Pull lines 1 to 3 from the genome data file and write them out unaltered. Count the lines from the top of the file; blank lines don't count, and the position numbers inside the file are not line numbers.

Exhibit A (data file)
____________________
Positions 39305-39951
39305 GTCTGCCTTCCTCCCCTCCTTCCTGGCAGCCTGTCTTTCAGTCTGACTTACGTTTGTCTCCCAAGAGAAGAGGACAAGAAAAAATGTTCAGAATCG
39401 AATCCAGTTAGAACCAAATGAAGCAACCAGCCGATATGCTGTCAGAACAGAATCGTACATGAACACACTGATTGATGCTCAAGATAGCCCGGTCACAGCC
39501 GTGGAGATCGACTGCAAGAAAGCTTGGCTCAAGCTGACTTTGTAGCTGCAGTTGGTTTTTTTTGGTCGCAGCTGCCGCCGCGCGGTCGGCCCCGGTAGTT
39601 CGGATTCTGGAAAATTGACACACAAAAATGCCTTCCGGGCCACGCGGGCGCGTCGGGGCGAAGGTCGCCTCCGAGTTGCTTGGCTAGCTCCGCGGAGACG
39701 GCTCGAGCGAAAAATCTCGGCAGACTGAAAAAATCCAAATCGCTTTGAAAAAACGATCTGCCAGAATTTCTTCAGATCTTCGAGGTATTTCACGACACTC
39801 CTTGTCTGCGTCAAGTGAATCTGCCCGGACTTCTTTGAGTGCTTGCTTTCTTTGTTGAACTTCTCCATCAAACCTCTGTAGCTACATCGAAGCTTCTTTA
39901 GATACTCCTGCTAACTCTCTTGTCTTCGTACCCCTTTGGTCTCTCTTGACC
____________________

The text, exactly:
Positions 39305-39951
39305 GTCTGCCTTCCTCCCCTCCTTCCTGGCAGCCTGTCTTTCAGTCTGACTTACGTTTGTCTCCCAAGAGAAGAGGACAAGAAAAAATGTTCAGAATCG
39401 AATCCAGTTAGAACCAAATGAAGCAACCAGCCGATATGCTGTCAGAACAGAATCGTACATGAACACACTGATTGATGCTCAAGATAGCCCGGTCACAGCC